Eye For Film >> Movies >> Homebound (2021) Film Review
Reviewed by: Jennie Kermode
There is no more vilified figure in English children’s literature than the stepmother. It’s understanding that any well read child would be nervous about acquiring one, and Richard’s (Tom Goodman-Hill) children are certainly that, with their elegant clothes and manners and classical piano playing. They live in a big country house with their mother, but for some reason she’s not around when Richard and his new wife Holly (Aisling Loftus) arrive for the weekend. As her absence grows prolonged and the dynamic starts to shift, Holly, already worried about whether or not she’ll be accepted, begins to feel that something is amiss.
With a beautiful location and the kind of mellow, humid weather that cinematographers love, Homebound is effortlessly appealing to look at. It creates that sense of ease associated with the wealthier parts of rural England, so often at odds with the reality of crumbling roofs and mouldering cellars. Writer/director Sebastian Godwin has assembled a fine young cast. Viewers may recognise Raffiella Chapman from the His Dark Materials series, whilst Hattie Gotobed had a small but memorable role in Game Of Thrones. As Lucia, the latter is the one whom the other children defer to in the absence of their mother, looking for moral guidance which their father seems unable to provide. This is a house where children’s rules hold sway, which frightens Holly on a deep, instinctive level, though as the story unfolds they come to seem less monstrous than tragic, trying to cope with things they ought never to have to endure.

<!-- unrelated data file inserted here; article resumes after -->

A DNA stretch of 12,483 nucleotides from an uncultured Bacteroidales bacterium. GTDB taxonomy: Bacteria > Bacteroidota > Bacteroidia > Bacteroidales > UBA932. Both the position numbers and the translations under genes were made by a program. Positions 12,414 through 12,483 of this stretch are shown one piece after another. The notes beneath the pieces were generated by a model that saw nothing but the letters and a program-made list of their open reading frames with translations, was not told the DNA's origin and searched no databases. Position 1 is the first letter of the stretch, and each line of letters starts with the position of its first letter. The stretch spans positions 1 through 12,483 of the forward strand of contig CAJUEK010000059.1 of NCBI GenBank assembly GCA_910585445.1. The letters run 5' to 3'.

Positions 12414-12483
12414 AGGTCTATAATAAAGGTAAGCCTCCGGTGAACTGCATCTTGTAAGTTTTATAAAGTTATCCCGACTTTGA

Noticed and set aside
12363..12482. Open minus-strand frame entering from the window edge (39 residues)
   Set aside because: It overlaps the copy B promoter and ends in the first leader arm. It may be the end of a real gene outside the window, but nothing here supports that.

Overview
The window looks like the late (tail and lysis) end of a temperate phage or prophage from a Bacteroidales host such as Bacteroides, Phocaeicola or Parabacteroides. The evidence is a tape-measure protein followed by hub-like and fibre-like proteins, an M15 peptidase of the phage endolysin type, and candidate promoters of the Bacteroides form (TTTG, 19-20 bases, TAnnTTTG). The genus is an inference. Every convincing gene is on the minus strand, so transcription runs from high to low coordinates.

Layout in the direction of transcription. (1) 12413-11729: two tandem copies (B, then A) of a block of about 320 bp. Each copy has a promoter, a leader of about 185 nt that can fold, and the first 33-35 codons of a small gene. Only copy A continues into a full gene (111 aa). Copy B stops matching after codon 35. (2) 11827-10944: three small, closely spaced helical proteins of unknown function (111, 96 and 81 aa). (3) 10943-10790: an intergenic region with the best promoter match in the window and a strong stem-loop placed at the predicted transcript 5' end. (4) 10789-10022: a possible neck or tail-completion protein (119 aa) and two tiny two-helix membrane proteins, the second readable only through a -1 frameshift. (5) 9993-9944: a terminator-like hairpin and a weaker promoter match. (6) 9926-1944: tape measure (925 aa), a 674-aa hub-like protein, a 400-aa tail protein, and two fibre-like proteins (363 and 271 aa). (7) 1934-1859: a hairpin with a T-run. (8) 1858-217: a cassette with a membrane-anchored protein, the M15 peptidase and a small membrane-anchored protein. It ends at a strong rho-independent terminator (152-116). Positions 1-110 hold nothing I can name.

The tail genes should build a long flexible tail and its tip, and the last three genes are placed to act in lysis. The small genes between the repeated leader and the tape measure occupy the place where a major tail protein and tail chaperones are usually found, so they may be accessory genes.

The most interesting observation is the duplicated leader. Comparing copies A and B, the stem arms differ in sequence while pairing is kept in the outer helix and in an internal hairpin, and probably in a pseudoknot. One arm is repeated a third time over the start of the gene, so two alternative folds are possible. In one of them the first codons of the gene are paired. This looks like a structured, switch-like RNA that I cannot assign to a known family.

This isn’t a film full of gore. Godwin has the sense to leave its more horrific sights to the imagination. It does feature some deeply disturbing scenes, however, which you may find particularly hard to watch if you’re a parent. It also draws on that particularly English form of social agony, whereby Holly struggles to exercise moral agency because she’s acutely aware of her status as a guest. This exacerbates the existing power imbalance between her and Richard, who is older and seems more established in life, with a family and some measure of financial resource, whilst she has nobody else in the world and is plainly adjusting her life to fit around his. This landscape of fields, woodland and outdoor swimming pools is alien to her. A scene in which a goose is killed (offscreen) for dinner emphasises how little she really understands how the world works, despite being perfectly happy to eat meat.
Holly is the only one who really gets a character arc here, though the youngest child is growing up and also beginning to make discoveries about her environment. The family dynamic is already well established when we step into it, and the actors do a good job of making this convincing. With a rather abrupt ending, the film leaves a good deal open to question. It seems to depart from formula almost accidentally, perhaps due to a failure to understand where the strongest emotional beats lay until the editing stage, but it’s more interesting as a result. Genre tropes don’t pattern out the way you might expect. The enduring horror is in what becomes ordinary.Reviewed on: 09 Oct 2021
Related Articles:Unhappy in their own way